To evaluate the functioning of the Scheldt Estuary and the activities that are held within, Flanders and The Netherlands have cooperated to develop a methodology that uses indicators to assess the state of the estuary. This evaluation is executed every six years in a cooperative action with several partners and the members of the ‘Evaluation and Reporting’ workgroup (PG ER) of the Flemish-Dutch Scheldt Commission (VNSC). A third installment of this evaluation is pending for T2021, which is built on the T2015 evaluation and the T2009 baseline.
Experiences in previous report have indicated that a centralized management of files and scripts, and the correct application of version control is of extreme importance to insure the readability, comprehensibility and reproducibility of the executed evaluation. Therefore, the ScheldeMonitor data and information portal has been given the assignment to set up a GitHub repository, dedicated to all analysis conducted for the T2021 report. This repository is available within the ScheldeMonitor GitHub organization.
This manual was created to ensure that the usage of this repository is uniform and consistent. To achieve this, the manual contains guidelines and rules on workflow, content management and structure.
As the ScheldeMonitor information and data portal holds an RStudio environment that is intended to be used in combination with this GitHub repository, this manual is created mainly for R-users. However, multiple guidelines can also be used in other programming languages. For some sections, the content is based on the RStudio manual that is available on the ScheldeMonitor website. The most important sections will also be highlighted in the ‘ReadMe’ file of the repository.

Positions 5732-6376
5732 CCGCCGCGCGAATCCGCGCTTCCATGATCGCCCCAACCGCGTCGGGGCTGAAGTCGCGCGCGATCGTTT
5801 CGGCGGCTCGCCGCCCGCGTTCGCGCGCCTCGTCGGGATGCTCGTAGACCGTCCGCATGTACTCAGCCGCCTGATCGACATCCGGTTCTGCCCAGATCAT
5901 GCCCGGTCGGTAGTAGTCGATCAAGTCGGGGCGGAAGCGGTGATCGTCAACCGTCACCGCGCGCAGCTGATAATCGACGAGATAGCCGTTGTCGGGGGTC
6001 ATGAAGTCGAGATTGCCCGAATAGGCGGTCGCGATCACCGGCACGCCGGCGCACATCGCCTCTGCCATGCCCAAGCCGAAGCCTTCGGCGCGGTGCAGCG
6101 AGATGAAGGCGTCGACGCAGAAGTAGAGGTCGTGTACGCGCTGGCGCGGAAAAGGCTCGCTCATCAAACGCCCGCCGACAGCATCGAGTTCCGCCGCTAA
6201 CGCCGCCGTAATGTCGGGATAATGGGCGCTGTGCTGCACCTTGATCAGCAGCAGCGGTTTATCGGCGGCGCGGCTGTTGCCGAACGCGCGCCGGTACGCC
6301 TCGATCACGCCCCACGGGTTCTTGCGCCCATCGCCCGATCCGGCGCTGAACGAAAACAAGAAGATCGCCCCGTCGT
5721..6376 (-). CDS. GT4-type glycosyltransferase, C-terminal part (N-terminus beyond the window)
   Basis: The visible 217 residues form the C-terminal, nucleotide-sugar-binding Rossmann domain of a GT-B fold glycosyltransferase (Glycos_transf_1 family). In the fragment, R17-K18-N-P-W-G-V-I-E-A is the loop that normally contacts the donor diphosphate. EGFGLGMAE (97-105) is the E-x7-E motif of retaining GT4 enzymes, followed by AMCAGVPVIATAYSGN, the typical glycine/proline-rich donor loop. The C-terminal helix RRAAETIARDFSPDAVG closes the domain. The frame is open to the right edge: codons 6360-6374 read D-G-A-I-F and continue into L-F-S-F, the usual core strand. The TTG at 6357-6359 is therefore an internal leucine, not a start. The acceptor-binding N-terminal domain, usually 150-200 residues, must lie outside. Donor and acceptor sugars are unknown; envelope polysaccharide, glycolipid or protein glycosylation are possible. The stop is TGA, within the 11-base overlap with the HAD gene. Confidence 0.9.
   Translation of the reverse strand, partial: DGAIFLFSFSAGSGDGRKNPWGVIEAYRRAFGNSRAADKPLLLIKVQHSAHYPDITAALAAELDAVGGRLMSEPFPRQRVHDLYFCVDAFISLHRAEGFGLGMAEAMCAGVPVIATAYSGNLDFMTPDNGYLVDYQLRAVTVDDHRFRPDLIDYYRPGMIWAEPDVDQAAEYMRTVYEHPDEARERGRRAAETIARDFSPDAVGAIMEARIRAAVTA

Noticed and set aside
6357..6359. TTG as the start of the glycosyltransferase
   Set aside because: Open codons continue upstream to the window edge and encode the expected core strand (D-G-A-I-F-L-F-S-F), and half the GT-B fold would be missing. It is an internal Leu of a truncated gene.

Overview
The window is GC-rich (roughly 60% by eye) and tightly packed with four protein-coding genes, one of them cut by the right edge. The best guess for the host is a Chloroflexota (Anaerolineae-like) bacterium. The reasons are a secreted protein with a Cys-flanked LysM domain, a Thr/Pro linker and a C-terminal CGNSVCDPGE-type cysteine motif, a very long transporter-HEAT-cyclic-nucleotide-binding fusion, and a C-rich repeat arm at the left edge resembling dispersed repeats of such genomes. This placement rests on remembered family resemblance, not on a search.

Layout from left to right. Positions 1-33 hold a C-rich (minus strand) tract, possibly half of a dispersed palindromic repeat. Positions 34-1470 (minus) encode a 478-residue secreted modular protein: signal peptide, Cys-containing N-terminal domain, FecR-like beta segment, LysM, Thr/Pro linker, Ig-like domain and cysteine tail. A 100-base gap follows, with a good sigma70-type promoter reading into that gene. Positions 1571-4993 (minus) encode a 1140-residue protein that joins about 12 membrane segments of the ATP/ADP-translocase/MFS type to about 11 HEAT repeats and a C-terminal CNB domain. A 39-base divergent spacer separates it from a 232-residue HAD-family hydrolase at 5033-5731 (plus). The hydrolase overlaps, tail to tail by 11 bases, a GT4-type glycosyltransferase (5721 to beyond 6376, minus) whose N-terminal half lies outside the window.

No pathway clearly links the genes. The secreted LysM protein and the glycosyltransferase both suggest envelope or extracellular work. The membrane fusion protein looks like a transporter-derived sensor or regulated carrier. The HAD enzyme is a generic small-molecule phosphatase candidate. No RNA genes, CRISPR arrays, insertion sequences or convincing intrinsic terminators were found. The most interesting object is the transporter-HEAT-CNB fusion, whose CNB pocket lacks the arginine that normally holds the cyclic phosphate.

GitHub is a code-hosting platform for version control and collaboration that is most easily accessed through a web browser at https://github.com/. It lets users work together on projects from any location. GitHub projects are saved as ‘repositories’, being either publicly or privately visible.
The T2021 private GitHub is a private repository within the ‘ScheldeMonitor’ GitHub organization. This implies that organization is visible in GitHub, yet the repository is hidden from non-members.
Researchers, members of the VNSC or their working groups, and partners institutes of the ScheldeMonitor can request access to the ScheldeMonitor GitHub organization, or to one specific public or private repository.
To do so, users can send an email to email@example.com with topic ‘ScheldeMonitor GitHub’, and answers to the following questions:
With the given information, the helpdesk of ScheldeMonitor will check whether the user can be granted access or not. This implies that the user is designated with two separate ‘roles’, one within the ‘ScheldeMonitor’ GitHub organization and one within a chosen repository, each granting a different set of rights.
When eligible for membership within the ScheldeMonitor GitHub organization, a user can be granted either ‘owner’ or ‘member’ status. If not, the user is considered as an ‘outside collaborator’ and will only gain access to chosen repositories within the organization. By default, the helpdesk of ScheldeMonitor and the VNSC are considered as owners of the organization. The differences between the owner, member or outside collaborator status is given in the tables below:
|See public repositories||X||X||X|
|See private repositories||X||X|
|Change repository visibility||X|
|Create public repository||X|
|Create private repository||X|
|Base repository rights||Owner||Member||Outside collaborator|
|Clone any repository||X||X|
|Pull any repository||X||X|
|Push/merge any repository||X|
|Branch public repositories||X||X|
|Branch private repositories||X|
|Publish GitHub Pages sites||X||X|
Members can be added to certain teams within the organization as well. Using teams allows for internal discussion, team mentions and assignments, as well as the addition of complete teams to certain repositories instead of individual members and collaborators. These teams can be created per partner institute or in favor of certain working groups of the VNSC.